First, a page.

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Pope Francis treats homeless to pizza and swim at the beach

Pope Francis gestures during his Sunday Angelus prayer in Saint Peter's square at the Vatican on July 17, 2016. Photo courtesy of REUTERS/Tony Gentile
Pope Francis gestures during his Sunday Angelus prayer in Saint Peter's square at the Vatican on July 17, 2016. Photo courtesy of REUTERS/Tony Gentile

Pope Francis gestures during his Sunday Angelus prayer in Saint Peter’s Square at the Vatican on July 17, 2016. Photo courtesy of REUTERS/Tony Gentile

ROME (RNS) As millions of people around the world enjoy their annual summer vacations, Pope Francis is providing a beach escape for those who cannot afford them.

In the latest sign of Francis’ concern for the poor, the pope’s almoner — the Vatican official in charge of distributing alms — is treating homeless people in Rome to a trip to the beach and to a pizza dinner on the way back home.

“We continue, with the Swiss Guards and the gendarmes (Vatican police officers), to take food to the Rome railway stations in the evening,” Archbishop Konrad Krajewski told Vatican Insider, a column published by the Italian daily, La Stampa.

“But in the afternoon, using our van, I take groups of 10 homeless for a swim.”


READ: Pope Francis invites Syrian refugees to lunch in Vatican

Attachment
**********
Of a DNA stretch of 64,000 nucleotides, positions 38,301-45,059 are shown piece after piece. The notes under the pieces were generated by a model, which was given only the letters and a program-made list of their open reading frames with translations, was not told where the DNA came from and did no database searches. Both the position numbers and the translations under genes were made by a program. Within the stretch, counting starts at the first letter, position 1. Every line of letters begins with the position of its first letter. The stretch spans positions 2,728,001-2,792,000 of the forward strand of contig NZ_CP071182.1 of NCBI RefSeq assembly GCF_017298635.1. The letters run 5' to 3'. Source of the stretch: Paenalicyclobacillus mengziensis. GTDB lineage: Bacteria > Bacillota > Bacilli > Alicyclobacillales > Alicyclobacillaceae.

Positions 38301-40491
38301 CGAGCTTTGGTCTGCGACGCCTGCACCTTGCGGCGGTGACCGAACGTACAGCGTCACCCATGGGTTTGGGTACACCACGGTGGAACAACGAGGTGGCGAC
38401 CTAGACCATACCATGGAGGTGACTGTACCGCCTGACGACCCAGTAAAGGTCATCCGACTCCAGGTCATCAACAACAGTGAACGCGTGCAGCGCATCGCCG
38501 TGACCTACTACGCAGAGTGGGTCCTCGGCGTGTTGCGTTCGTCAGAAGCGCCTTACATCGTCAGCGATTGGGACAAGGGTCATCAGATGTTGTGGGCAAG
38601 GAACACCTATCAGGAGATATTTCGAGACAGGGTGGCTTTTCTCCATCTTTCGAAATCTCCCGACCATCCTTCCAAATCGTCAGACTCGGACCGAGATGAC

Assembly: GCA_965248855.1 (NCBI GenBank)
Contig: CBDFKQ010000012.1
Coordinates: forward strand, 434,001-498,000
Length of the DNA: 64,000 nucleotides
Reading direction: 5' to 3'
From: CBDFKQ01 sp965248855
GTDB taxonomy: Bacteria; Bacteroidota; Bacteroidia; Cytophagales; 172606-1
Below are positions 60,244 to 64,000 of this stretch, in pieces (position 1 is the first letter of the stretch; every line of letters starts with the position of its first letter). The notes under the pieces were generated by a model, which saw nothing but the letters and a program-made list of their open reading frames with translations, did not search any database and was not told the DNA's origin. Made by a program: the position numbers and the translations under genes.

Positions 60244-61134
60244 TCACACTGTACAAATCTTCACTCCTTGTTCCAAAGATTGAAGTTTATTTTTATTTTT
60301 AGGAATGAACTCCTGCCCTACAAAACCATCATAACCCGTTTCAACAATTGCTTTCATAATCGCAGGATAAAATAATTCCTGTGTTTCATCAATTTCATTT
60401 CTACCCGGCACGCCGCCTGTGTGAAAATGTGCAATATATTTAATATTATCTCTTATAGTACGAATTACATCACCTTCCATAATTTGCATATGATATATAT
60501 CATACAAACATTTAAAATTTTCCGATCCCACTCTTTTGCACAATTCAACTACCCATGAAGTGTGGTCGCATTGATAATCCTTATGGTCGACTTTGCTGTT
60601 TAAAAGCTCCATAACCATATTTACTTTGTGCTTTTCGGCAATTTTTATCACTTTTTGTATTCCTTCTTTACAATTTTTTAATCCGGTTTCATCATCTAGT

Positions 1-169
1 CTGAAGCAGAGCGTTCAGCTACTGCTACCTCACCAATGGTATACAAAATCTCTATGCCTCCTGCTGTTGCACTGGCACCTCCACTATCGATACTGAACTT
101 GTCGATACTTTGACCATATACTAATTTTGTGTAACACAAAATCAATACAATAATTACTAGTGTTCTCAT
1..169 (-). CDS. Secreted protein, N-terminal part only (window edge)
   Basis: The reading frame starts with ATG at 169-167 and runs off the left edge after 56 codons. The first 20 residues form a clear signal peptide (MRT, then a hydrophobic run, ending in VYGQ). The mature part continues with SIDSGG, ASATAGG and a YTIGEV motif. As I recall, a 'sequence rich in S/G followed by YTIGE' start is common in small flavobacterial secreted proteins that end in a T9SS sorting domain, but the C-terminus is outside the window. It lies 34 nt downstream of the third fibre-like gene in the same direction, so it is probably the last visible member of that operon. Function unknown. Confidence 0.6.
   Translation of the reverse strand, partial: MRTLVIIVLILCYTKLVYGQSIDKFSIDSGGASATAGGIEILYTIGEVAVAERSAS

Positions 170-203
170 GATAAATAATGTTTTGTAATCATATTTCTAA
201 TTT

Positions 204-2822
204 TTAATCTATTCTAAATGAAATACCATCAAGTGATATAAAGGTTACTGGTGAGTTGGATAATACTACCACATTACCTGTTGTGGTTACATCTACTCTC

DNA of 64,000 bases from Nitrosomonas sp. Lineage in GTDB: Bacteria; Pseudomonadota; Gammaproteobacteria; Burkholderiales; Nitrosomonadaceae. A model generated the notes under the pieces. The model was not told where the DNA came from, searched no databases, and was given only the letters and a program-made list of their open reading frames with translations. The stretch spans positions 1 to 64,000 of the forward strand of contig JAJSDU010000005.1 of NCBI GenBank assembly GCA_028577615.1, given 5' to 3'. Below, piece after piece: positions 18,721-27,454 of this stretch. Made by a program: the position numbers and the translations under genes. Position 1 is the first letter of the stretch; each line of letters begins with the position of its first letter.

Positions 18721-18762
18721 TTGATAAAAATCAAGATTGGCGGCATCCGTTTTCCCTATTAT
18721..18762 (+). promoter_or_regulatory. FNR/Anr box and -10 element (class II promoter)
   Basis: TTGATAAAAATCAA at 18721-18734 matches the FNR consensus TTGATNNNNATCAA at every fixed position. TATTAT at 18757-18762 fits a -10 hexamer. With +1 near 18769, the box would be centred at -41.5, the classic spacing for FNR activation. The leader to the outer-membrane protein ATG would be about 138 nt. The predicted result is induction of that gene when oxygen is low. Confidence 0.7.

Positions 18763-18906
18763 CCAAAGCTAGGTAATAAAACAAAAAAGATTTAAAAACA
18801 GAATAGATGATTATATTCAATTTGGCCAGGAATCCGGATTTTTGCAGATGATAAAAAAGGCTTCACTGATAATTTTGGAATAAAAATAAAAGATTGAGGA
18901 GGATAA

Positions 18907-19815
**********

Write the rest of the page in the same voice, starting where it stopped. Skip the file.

Krajewski, a Polish-born official in the Roman Curia who looks after the pontiff’s charity funds, said he has been driving the homeless to a beach at Passoscuro, about 25 miles from the Italian capital, and stopping at a local pizzeria on the way back.

The guests, who mainly live around the Vatican, are also given swimsuits and towels for their trip and their pizza. All expenses are paid with funds that the pope can distribute for charitable services.

“We are certainly not saving the world with these initiatives, we are not solving the problems of the homeless in Rome, but at least we are giving them back a little dignity,” Krajewski said.

Francis has demonstrated his commitment to help the homeless throughout his pontificate. In a controversial move, he installed showers for the homeless beside the colonnade in St. Peter’s Square, as well as a barber service and medical service.

Last year the pope opened a dormitory for destitute men near the Vatican and in 2014 he handed out 400 sleeping bags to the homeless in Rome.

Also, on consecutive days last week, Francis sent a message to those in the West who oppose offering sanctuary to many refugees by inviting 21 Syrian exiles to lunch in the Vatican, and he followed that by making a surprise visit to 20 women rescued from sexual slavery.